‘Little gunshots, but with the blaze of lightning’: Xavier Herbert, visuality and human rights

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Xavier Herbert published his bestseller Capricornia in 1938, following two periods spent in the Northern Territory. His next major work, Poor Fellow My Country (1975), was not published until thirty-seven years later, but was also set in the north during the 1930s. One significant difference between the two novels is that by 1975 photo-journalism had become a significant force for influencing public opinion and reforming Aboriginal policy. Herbert’s novel, centring upon Prindy as vulnerable Aboriginal child, marks a sea change in perceptions of Aboriginal people and their place in Australian society, and a radical shift toward use of photography as
a means of revealing the violation of human rights after World War II. In this article I review Herbert’s visual narrative strategies in the context of debates about this key historical shift and the growing impact of photography in human rights campaigns. I argue that Poor Fellow My Country should be seen as a textual re-enactment, set in Herbert’s and the nation’s past, yet coloured by more recent social changes that were facilitated and communicated through the camera’s lens. Like all re-enactments, it is written in the past conditional: it asks, what if things had been different? It poses a profound challenge to the state project of scientific modernity that was the Northern Territory over the first decades of the twentieth century.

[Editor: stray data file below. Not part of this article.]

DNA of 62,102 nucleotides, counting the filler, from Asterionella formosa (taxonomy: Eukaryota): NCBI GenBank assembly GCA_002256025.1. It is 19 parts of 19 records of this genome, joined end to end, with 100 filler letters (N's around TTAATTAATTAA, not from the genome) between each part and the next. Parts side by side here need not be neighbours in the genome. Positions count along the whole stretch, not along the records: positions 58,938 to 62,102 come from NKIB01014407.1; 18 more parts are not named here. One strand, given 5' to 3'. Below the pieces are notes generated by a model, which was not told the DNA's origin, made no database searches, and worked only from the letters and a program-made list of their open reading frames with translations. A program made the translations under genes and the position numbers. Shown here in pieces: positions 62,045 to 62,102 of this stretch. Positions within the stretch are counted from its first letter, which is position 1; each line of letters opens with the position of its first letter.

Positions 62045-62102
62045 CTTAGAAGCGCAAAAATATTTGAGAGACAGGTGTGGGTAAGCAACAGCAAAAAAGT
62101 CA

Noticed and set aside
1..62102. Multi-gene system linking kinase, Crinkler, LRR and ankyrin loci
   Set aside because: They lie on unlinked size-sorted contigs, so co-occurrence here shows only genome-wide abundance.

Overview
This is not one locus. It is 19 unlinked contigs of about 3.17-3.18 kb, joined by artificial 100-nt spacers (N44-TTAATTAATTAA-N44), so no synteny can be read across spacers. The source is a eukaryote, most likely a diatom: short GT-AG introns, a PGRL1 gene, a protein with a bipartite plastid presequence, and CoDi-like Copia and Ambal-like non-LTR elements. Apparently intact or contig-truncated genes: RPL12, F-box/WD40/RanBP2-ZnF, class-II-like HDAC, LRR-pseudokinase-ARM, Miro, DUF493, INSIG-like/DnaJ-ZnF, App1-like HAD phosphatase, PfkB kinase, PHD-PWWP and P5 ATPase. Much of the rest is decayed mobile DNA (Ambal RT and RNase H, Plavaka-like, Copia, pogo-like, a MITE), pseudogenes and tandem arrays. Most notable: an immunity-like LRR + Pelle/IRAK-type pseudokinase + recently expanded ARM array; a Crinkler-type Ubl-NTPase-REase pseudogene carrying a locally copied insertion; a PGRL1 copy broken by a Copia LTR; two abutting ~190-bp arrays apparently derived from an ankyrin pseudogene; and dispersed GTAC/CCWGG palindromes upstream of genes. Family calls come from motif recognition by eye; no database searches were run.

Original languageEnglish
Pages (from-to)87-105
Number of pages19
JournalCultural Studies Review
Issue number2
Publication statusPublished - 21 Nov 2017


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